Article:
Walmart announces a new set of Plastic Waste reduction commitments

Walmart Packaging CommitmentsWalmart has issued a set of commitments to support plastic waste reduction. The announcement was made at Walmart’s annual supplier forum.

The bold new commitments are likely to impact over 30,000 SKUs. The idea that floats behind this move is to help get to the heart of the problem by focusing on the retailer’s private brand packaging, building upon existing efforts to reduce plastic waste in Walmart U.S. and Sam’s Club operations, and encouraging national brand suppliers to set similar packaging goals.

At their annual supplier forum, the executives of Walmart threw light on the efforts being made by the company to improve the sustainability of its private brand product packaging and the emphasis it’s laying on increasing recyclability and making it easier for customers to recycle.

Walmart has announced to work with its U.S. private brand suppliers on the some commitments which are: seek to achieve 100 percent recyclable, reusable or industrially compostable packaging for its private brand packaging by 2025, target at least 20 percent post-consumer recycled content in private brand packaging by 2025, label 100 percent of food and consumable private brand packaging with the How2Recycle label by 2022, work with suppliers to eliminate the non-recyclable packaging material PVC in general merchandise packaging by 2020, and reduce private brand plastic packaging when possible, optimizing the use to meet the need.

Not only this, but Walmart also encouraged its national brand suppliers to make similar packaging commitments by leveraging its Project Gigaton platform. Also, a new recycling playbook has been introduced to provide information to companies pursuing recyclable packaging and recycled content goals.

The playbook gives an overview on majorly all sorts of things like the type of plastic, challenges faced during recycling etc. The new recycling guidance supplements Walmart’s already existing sustainable packaging playbook that offers information on sustainable packaging best practices such as optimizing packaging design and using consumer-friendly recycling labels.

Plastic waste is a big concern for everybody- be it Walmart customers, associates or other key stakeholders. Walmart aspires to achieve zero plastic waste and is ambitious enough to take necessary actions for the same. It’s making continuous efforts to motivate its business and suppliers to use less plastic, recycle more and support innovations to improve plastic waste reduction systems.

The retailers are not behind in doing their bit and have made the following efforts to reach the desired goal: offering low cost, high quality alternatives for single use plastic consumable products such as straws, cutlery and disposable tabletops, recycling shrink wrap in most markets—151 million pounds of plastics were recycled globally in 2017, providing access to in-store plastic bag and film recycling bins for customers, and encouraging suppliers to include the How2Recycle label on pack—last year more than 800 Walmart private label suppliers participated.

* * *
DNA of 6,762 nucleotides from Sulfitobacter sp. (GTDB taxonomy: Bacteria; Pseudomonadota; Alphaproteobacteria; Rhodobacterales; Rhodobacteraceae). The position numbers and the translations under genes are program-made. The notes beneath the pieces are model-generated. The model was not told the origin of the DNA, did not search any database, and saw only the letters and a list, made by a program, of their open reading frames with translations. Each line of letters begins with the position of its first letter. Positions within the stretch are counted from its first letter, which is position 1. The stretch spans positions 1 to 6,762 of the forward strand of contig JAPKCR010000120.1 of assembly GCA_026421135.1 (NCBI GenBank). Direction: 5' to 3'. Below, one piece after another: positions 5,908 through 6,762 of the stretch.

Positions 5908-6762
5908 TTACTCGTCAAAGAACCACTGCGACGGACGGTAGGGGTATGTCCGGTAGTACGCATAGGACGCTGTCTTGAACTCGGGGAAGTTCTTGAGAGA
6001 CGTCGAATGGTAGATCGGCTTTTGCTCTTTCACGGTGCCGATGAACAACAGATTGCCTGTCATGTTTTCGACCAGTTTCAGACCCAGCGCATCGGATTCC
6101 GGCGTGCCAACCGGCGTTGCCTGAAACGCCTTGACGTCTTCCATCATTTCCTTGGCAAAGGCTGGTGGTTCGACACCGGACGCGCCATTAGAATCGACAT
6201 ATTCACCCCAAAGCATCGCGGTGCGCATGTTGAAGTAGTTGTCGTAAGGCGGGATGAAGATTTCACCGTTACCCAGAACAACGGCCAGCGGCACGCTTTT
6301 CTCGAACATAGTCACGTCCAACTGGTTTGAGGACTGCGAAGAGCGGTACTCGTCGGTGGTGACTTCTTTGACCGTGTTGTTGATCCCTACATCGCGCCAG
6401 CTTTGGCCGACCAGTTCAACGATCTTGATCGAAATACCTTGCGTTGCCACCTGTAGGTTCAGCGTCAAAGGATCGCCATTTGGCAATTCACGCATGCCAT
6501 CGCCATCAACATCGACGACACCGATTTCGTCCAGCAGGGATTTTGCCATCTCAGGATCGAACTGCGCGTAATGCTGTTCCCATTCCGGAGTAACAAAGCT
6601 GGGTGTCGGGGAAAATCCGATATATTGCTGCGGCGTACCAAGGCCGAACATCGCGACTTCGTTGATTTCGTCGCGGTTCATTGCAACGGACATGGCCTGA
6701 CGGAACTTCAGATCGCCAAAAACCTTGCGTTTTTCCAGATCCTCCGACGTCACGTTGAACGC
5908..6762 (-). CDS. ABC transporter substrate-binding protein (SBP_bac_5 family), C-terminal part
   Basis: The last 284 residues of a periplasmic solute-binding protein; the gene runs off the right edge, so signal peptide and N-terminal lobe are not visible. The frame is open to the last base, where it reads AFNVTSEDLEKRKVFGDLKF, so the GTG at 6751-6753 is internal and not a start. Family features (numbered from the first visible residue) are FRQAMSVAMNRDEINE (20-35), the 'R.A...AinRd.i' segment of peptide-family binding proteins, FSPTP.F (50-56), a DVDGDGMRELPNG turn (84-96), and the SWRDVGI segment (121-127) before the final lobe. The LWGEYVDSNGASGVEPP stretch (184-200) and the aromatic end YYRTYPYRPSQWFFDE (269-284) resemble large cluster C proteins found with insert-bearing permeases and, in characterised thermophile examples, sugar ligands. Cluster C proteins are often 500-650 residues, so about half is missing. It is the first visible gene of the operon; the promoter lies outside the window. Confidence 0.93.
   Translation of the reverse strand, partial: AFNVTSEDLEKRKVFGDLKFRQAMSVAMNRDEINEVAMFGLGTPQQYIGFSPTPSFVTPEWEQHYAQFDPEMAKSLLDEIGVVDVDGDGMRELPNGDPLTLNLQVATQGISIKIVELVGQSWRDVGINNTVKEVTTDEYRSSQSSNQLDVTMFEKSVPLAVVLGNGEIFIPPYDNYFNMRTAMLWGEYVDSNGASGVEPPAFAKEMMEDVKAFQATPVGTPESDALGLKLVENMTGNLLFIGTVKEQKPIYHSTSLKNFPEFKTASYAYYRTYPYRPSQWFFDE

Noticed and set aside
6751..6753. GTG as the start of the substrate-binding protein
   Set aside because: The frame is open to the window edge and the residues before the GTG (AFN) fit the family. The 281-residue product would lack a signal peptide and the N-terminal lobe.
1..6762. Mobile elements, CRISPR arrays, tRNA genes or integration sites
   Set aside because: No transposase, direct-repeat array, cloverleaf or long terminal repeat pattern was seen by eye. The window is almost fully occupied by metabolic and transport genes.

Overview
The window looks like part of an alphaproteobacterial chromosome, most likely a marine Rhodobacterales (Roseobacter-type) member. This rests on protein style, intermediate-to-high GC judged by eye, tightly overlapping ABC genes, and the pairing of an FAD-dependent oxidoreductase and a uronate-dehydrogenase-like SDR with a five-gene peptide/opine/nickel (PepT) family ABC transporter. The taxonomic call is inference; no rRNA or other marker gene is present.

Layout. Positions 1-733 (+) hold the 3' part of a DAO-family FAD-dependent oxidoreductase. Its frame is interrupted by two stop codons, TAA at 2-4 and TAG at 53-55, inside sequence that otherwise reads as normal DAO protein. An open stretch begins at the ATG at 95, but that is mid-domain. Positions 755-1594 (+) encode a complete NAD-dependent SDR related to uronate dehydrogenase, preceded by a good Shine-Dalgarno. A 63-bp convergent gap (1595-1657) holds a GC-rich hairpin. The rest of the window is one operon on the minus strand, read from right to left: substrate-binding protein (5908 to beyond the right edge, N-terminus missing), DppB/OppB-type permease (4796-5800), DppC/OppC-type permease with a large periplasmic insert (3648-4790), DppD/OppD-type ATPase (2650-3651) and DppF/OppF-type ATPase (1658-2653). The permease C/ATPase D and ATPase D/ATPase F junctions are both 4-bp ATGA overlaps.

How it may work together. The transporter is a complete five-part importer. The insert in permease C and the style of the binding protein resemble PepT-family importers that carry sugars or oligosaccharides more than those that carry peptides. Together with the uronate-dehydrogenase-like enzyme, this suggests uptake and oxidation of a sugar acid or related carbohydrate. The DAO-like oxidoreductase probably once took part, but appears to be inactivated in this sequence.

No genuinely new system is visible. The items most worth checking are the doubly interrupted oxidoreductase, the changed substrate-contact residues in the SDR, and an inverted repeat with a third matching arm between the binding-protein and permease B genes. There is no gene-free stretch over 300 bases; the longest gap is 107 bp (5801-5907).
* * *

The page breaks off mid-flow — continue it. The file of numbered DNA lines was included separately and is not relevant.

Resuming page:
Also, The Walmart Foundation is also a supporter of the circular economy initiatives like the U.S. Chamber of Commerce Foundation’s Beyond 34 project. This project is a multi-stakeholder initiative that focuses on increasing the current 34 percent recycling rate in the U.S. by providing a scalable model to increase and improve recycling and recovery rates in local communities.

“As a global retailer that has set an ambitious aspirational goal to create zero waste, we fully recognize that reducing plastic waste by increasing packaging circularity is an area where Walmart can lead.”

Laura Phillips, Senior Vice President for Global Sustainability at Walmart Inc. says: “Today’s announcement marks another key milestone in our ongoing journey of working with our private brand and national brand suppliers to deliver access to high-quality, sustainable products as part of the Walmart everyday low price promise.”

Steve Alexander, CEO of the Association for Plastics Recyclers explains: “This announcement sends a positive signal to the marketplace, especially in the United States. We applaud Walmart for establishing such a strong recyclable packaging goal and encourage others to pursue similar ambitions.”

While Shailesh Jejurikar, President of Procter and Gamble’s Fabric Care Division quoted: “We commend Walmart for working with suppliers in seeking solutions to shared problems related to plastic waste. In setting our own plastic waste reduction goals, P&G understands that driving meaningful change in this space will require collaboration.”

Walmart’s plastic waste reduction efforts are a subset of the company’s larger commitment of using its size and scale for good. It aims to do business in a way that enhances economic opportunity, encourages sustainability and strengthens local communities.

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